Myeloid-derived suppressor cells (MDSCs) are a heterogeneous population of immature myeloid cells (IMCs). Under physiological conditions, IMCs quickly differentiate into mature granulocytes, macrophages or dendritic cells. By contrast, under pathological conditions, a partial block of IMC differentiation into mature myeloid cells results in the expansion and activation of this population. In human cancer patients, massive accumulation of MDSCs is a hallmark of cancer progression. One key function of MDSCs is to inhibit activation of cytotoxic T lymphocytes (CTLs) through multiple suppressive mechanisms. PD-L1 has emerged as a new immune suppressive factor of MDSCs. However, the function of MDSC-expressed PD-L1 in suppression of CTL activation in the tumor microenvironment is currently controversial. Our preliminary studies determined for the first time that type I IFNs regulate constitutive PD-L1 expression in MDSCs in an autocrine manner. We further determined that IFNAR1 controls PD-L1 expression level in MDSCs in the tumor microenvironment. Therefore, type I IFNs might play a dominant role over IFN? in up-regulating PD-L1 expression in MDSCs in the tumor microenvironment, which remains to be determined. Our central hypothesis is that type I IFNs regulate PD-L1 expression in tumor-infiltrating MDSCs and both tumor-expressed and MDSC-expressed PD-L1 contributes to CTL suppression and tumor immune evasion in human colon cancer. The objectives are: 1) elucidate the molecular mechanism underlying PD-L1 expression regulation by type I IFNs in MDSCs; 2) Determine the relative contributions of tumor-expressed and MDSC-expressed PD-L1 in suppression of CTL activation and tumor immune evasion; and 3) Test the hypothesis that type I IFN regulates PD-L1 expression in MDSCs in human colon cancer patients. Successful completion of the proposed studies will determine the function of MDSC-expressed PD-L1 in immune suppression and tumor immune evasion in human colorectal cancer patients and identify novel molecular target to enhance the efficacy of checkpoint inhibitor immunotherapy in human colon cancer.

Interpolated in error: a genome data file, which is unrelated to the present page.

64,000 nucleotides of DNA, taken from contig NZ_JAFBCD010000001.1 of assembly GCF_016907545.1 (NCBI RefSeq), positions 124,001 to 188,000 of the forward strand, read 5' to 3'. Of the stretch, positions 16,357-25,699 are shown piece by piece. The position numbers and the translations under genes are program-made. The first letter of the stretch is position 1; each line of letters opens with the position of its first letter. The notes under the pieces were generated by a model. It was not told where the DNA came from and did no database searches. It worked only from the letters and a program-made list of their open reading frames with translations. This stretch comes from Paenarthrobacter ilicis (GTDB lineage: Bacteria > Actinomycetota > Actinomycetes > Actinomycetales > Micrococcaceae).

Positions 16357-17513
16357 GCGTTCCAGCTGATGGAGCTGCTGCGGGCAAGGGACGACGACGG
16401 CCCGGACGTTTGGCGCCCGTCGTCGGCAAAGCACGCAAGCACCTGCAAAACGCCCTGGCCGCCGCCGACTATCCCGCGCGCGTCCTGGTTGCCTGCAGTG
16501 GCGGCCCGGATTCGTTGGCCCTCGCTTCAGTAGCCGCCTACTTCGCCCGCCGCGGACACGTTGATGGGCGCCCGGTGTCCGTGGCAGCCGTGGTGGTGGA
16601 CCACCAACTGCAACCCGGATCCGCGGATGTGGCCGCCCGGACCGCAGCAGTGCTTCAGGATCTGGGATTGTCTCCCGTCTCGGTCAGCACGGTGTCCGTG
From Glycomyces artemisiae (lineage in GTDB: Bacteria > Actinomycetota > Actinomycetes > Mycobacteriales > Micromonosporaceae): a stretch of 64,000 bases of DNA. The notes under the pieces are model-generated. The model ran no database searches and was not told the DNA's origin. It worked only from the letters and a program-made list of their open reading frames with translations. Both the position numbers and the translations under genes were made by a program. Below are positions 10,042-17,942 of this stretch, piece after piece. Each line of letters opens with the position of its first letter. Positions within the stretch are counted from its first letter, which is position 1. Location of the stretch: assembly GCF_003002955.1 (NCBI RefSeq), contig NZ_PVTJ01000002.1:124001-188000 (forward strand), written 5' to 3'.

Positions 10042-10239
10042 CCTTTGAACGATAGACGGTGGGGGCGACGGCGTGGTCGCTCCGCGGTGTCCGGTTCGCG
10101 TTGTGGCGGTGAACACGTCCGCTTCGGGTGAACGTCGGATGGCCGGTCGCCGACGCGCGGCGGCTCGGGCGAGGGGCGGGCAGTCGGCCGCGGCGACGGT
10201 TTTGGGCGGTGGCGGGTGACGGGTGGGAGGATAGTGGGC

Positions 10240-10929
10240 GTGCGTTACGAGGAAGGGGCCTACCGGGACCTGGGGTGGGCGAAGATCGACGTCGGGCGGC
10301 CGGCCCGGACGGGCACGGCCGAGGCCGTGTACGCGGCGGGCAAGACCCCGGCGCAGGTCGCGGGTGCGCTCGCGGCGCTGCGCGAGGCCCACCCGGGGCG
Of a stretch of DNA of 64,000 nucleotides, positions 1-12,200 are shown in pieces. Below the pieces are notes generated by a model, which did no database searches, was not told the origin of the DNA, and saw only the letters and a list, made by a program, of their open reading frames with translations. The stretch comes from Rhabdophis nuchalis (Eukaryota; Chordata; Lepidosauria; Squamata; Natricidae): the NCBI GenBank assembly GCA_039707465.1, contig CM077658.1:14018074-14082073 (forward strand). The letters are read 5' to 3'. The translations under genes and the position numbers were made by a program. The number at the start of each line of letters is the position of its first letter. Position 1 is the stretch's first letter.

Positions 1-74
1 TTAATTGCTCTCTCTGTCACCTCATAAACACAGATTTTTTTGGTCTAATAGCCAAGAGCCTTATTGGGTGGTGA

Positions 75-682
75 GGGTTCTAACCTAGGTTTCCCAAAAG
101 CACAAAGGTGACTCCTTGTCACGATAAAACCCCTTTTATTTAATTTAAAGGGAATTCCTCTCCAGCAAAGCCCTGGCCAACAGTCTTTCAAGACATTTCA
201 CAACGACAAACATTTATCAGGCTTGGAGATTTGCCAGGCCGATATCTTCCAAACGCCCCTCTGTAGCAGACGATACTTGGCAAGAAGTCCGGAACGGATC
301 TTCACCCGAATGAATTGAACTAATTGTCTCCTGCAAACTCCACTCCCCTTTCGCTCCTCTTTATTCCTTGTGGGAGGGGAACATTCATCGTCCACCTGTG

Approximately one million veterans aged 50 and older will develop colorectal cancer over the remainder of their lives and nearly 433,000 will die from it. On a national basis, the relative five year survival with colorectal cancer was estimated at only approximately 40% among veterans, substantially lower than the 60% survival rate among the general population. MDSC accumulation is a hallmark of human colorectal cancer and PD-L1 is a major immune suppressive ligand of MDSCs. Therefore, it is critical to study PD- L1 expression regulation and functions in MDSCs in human colorectal cancer patients. The proposed studies have the potential to determine the role of PD-L1 in colon cancer immune evasion and will provide the basis for molecular mechanism-based therapy to suppress MDSCs-dependent colon cancer progression.